They carved arrowheads from stone and hunted giant sloths. They learned to farm corn and created communities on the mesa tops.
The stories of these earlier peoples are still here, told by the places and things they left behind. And for a century, the region has been at the heart of an unresolved American argument over public lands, and what should be done with them.
In 2016, President Barack Obama created the Bears Ears National Monument, named for a pair of tall buttes that resemble the top of a bear’s head peeking over a ridge. His proclamation recognized the area’s “extraordinary archeological and cultural record” and the land’s “profoundly sacred” meaning to many Native American tribes.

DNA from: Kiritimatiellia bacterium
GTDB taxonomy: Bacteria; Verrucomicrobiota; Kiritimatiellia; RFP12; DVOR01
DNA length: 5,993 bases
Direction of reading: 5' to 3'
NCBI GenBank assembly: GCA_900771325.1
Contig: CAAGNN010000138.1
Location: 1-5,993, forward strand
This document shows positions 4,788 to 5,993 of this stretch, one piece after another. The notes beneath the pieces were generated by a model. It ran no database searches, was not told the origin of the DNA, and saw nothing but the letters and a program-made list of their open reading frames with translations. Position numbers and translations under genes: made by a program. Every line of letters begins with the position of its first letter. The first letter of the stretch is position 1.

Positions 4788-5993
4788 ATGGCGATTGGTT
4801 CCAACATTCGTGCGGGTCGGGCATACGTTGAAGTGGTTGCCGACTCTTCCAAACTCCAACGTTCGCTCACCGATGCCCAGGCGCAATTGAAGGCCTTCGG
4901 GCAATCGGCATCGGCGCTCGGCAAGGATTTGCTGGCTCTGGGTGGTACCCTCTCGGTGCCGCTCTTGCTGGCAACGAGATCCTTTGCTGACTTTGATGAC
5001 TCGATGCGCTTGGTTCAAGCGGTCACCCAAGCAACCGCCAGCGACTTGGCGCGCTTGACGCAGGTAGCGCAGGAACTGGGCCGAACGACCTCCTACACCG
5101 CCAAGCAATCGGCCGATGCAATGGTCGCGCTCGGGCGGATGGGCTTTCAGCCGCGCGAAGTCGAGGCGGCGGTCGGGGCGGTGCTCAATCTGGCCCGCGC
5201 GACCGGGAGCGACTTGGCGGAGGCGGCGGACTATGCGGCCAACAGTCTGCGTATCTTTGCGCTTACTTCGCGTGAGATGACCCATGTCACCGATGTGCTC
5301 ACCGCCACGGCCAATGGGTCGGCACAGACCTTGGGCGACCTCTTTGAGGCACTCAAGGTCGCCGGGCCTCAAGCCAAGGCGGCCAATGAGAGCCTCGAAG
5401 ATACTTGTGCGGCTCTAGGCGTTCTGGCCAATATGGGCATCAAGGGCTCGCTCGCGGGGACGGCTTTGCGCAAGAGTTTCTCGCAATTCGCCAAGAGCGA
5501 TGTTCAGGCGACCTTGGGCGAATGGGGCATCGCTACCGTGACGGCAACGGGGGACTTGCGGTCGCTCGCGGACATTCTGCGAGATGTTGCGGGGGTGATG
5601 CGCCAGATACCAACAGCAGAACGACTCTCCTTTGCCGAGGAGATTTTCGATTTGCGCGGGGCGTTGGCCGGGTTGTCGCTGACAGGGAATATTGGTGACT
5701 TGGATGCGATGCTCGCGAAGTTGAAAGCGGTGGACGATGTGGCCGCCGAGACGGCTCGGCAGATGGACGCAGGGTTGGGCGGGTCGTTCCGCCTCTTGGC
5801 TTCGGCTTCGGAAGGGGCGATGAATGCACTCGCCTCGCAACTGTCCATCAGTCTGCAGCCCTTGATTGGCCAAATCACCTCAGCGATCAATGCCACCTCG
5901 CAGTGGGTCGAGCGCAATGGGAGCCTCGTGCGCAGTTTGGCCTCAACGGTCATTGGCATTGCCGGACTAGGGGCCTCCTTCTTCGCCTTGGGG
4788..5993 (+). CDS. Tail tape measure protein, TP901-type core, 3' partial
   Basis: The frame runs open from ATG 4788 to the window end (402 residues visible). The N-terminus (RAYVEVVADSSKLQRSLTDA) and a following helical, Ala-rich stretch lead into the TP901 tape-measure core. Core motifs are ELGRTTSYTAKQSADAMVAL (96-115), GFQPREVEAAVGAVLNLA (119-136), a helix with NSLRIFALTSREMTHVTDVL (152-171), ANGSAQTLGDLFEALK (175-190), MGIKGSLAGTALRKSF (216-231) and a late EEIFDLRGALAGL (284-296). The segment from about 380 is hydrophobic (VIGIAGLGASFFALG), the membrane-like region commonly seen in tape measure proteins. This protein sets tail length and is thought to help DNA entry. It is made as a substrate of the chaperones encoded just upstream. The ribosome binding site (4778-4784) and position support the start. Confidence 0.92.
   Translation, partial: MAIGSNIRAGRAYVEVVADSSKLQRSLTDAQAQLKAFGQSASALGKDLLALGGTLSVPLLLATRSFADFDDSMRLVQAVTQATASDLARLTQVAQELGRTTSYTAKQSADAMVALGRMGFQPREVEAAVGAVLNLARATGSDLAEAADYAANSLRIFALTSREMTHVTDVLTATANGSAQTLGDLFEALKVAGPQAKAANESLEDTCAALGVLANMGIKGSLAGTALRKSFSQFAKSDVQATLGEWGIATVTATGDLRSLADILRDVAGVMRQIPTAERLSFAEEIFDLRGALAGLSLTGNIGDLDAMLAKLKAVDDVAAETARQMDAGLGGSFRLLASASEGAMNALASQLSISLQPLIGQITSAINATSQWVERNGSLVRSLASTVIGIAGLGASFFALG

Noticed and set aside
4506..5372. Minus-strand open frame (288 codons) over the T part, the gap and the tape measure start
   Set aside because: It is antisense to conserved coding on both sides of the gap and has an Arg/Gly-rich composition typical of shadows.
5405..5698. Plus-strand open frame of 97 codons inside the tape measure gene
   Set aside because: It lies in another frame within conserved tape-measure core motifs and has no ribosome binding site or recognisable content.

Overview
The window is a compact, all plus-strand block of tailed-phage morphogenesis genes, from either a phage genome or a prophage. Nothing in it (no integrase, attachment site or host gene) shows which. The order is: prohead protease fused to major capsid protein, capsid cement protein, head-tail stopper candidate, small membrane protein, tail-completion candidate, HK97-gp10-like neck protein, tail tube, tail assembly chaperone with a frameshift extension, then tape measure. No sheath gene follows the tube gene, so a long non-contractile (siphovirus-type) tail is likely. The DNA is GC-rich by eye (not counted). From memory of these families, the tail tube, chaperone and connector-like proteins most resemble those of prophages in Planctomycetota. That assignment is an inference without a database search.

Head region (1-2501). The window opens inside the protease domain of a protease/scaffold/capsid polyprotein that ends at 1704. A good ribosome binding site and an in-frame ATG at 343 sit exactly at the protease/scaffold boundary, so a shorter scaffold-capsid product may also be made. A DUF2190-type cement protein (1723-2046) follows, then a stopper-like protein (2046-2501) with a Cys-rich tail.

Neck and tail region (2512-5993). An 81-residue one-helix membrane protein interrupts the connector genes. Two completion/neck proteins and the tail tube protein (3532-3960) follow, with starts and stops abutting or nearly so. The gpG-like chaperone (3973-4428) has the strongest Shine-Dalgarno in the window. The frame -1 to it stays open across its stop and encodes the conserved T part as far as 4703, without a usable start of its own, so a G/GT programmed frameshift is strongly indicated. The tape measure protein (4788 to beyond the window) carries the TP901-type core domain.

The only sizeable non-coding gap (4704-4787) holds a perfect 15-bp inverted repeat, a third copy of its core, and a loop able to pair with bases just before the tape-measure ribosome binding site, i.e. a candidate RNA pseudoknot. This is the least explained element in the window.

Eleven months later, in early December of 2017, President Trump reduced Bears Ears by 85 percent, an action that Utah officials and some local residents wanted. His rollback also followed a uranium firm’s concerted lobbying, an effort led by Andrew Wheeler, who now heads the Environmental Protection Agency.